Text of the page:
I mean, it's the equivalent of taking a waste and putting it [00:10:00] underground. And there's a lot of waste that goes underground now. I mean, I remember covering outside of Houston, Texas, an explosion at a well that was pumping hazardous waste, although it wasn't classified as hazardous underground outside of Houston. And so, you know, I, I think my questions are, and probably the questions of a lot of other environmental NGOs are, are who's going to police this, who's going to regulate, make sure that there is no leakage, if this is permanent geological storage, and would just like to remind the listeners that, you know, CCS and, and most every model, right, is, is a small fraction of what we need to do to address the climate crisis. You know, mitigation is primal.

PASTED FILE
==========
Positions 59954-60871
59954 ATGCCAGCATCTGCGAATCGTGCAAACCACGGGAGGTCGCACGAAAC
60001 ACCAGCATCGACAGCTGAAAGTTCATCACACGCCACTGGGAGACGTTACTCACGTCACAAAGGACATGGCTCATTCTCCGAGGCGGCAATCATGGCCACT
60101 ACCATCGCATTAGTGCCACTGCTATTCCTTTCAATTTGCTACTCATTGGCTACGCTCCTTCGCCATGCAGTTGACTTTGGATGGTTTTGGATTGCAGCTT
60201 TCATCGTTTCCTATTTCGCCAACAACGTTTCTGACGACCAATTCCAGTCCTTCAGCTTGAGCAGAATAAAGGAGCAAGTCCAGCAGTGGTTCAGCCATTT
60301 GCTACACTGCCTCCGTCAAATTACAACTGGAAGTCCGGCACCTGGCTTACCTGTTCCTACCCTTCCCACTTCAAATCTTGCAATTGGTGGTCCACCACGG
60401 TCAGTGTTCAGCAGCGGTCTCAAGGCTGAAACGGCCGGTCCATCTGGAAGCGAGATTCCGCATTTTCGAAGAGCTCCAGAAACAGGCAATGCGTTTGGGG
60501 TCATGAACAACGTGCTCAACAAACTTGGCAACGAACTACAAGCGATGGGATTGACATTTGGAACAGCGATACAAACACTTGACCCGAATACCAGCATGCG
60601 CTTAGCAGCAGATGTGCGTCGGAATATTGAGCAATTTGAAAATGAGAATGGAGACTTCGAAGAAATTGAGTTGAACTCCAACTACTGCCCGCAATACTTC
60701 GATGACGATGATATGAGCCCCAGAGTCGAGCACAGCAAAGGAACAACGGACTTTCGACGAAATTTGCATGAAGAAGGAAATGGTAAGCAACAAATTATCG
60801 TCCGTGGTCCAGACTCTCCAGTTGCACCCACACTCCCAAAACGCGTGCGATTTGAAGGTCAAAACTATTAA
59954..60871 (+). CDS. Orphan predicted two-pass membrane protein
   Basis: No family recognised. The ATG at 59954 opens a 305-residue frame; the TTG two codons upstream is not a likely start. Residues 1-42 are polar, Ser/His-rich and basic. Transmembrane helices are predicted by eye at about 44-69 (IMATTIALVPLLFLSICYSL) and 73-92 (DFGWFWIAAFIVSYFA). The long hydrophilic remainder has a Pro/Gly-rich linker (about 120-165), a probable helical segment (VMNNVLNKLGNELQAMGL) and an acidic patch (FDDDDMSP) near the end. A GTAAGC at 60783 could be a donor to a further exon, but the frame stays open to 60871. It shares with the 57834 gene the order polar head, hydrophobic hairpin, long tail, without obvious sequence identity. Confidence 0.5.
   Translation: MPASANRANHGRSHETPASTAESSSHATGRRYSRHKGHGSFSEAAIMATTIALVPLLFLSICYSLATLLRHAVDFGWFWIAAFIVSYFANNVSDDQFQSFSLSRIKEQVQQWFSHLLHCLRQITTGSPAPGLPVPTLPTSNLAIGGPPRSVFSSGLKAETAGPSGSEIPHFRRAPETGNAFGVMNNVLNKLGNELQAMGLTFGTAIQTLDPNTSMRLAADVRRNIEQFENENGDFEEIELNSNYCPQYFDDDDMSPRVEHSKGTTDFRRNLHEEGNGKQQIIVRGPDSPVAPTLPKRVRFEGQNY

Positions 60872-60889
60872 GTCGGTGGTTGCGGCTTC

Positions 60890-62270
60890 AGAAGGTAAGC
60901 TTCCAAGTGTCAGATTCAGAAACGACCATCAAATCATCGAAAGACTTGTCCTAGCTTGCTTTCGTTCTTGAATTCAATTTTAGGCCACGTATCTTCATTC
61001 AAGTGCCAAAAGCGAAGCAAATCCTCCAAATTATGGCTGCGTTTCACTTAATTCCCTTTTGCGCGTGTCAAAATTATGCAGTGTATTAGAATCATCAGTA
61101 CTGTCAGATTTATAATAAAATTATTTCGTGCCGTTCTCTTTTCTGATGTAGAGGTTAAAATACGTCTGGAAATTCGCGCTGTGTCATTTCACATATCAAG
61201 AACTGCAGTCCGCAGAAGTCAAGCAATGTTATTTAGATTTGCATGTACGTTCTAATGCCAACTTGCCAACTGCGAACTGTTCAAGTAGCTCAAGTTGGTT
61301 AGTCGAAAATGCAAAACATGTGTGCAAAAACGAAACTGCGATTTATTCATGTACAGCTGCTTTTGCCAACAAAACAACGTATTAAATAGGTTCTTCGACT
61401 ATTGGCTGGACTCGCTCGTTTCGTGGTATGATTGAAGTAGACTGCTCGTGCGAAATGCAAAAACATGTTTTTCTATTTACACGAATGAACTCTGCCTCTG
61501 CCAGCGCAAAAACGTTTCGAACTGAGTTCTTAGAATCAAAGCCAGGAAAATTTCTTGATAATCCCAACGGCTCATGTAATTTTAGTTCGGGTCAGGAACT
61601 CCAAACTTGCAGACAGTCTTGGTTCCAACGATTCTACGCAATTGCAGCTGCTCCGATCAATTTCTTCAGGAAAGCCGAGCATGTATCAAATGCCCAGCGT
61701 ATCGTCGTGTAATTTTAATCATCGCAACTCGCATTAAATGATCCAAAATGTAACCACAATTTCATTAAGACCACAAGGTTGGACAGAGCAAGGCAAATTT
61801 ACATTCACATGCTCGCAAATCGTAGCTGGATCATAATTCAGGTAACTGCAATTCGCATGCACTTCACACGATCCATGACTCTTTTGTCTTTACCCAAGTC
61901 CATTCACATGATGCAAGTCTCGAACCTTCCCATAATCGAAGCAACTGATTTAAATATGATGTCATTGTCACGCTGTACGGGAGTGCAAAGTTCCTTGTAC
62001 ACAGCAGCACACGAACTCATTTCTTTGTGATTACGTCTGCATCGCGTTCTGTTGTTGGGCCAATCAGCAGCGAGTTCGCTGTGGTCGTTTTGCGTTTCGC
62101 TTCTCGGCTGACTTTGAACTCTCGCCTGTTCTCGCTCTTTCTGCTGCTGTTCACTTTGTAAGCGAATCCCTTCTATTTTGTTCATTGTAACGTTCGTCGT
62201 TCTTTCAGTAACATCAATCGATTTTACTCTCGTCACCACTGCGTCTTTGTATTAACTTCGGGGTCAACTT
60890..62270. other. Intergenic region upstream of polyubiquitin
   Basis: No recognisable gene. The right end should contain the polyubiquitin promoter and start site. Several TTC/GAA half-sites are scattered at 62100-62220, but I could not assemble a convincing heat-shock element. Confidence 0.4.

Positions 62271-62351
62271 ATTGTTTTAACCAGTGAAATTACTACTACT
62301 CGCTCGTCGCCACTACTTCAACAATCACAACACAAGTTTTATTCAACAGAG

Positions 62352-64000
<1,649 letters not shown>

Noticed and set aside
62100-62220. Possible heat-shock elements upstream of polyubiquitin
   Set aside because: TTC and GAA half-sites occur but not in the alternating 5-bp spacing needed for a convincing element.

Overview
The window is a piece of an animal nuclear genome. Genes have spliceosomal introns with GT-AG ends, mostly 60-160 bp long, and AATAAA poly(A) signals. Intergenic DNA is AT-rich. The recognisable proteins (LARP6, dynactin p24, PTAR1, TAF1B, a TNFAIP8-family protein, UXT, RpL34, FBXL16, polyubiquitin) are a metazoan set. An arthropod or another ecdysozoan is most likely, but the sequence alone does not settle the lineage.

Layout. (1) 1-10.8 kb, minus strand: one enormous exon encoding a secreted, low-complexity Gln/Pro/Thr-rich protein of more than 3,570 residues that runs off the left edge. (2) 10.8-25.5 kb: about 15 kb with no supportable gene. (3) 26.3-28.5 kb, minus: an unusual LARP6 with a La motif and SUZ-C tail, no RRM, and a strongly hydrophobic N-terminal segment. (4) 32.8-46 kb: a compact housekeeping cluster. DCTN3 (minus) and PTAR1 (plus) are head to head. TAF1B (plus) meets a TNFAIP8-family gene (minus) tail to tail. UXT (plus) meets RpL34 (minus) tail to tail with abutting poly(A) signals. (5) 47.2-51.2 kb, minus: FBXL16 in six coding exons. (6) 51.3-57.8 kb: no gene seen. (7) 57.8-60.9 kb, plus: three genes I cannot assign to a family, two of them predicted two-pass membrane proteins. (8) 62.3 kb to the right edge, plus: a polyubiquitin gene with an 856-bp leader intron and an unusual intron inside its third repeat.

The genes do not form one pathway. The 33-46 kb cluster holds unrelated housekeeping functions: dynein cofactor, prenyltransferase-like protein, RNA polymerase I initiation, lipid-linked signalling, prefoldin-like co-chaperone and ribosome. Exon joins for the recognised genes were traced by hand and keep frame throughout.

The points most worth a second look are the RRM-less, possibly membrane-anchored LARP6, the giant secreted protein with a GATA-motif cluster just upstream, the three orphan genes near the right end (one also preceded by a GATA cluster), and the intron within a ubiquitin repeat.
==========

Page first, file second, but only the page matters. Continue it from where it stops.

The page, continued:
James Lawler: Right. Emissions reduction, you mean, right? 

Dina Capiello: Correct. 

James Lawler: For sure. Staying with Louisiana, our final story for this episode is about a liquefied natural gas or LNG terminal that [00:11:00] is being proposed in Louisiana. On December 27th of 2023, the U.S. Department of Energy released a notice of receipt of an application by Venture Global to authorize an LNG export terminal in Louisiana. So this terminal would increase daily LNG production from the U.S. by about 20 percent relative to the current rate of exports from all existing U. S. projects. So the DOE now has to review the potential impacts of exporting this amount of additional natural gas, and make a determination as to whether the terminal should be authorized.

If it's approved, it would be one of the largest export terminals approved by the Biden administration. Dina, tell us more about the proposal and the significance of Venture Global's application and the discussion around this.